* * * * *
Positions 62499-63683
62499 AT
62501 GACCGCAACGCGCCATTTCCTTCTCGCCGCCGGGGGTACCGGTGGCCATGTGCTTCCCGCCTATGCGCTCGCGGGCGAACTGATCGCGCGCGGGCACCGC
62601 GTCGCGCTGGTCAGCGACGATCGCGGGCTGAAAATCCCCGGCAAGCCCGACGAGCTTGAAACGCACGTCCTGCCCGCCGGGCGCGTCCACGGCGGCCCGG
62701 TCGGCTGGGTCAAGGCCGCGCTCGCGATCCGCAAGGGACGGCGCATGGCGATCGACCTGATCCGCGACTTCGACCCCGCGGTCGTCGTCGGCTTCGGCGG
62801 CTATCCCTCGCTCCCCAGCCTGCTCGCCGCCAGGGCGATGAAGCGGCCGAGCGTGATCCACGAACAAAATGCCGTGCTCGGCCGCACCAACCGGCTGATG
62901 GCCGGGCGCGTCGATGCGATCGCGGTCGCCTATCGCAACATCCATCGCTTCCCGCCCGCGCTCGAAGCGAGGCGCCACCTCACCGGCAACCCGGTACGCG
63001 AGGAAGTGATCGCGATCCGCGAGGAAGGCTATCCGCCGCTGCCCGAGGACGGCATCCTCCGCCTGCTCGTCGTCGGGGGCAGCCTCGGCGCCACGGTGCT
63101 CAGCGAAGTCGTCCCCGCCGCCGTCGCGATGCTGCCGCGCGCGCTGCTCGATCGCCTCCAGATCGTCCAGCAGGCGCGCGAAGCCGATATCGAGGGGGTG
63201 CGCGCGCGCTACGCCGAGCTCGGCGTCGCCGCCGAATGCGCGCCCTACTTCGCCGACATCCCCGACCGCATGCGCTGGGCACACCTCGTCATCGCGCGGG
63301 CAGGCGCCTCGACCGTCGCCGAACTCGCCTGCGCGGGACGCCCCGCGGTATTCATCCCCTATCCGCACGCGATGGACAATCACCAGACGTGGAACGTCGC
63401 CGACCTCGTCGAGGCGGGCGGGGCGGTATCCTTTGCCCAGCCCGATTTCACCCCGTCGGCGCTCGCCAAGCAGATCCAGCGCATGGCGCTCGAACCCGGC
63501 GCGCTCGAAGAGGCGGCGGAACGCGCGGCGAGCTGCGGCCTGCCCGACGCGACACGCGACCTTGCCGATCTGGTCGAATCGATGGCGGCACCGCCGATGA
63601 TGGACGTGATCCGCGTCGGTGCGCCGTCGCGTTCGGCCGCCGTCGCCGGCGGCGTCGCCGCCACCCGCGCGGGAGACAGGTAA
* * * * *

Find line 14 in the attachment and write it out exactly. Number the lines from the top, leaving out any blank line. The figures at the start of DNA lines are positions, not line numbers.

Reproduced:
63601 TGGACGTGATCCGCGTCGGTGCGCCGTCGCGTTCGGCCGCCGTCGCCGGCGGCGTCGCCGCCACCCGCGCGGGAGACAGGTAA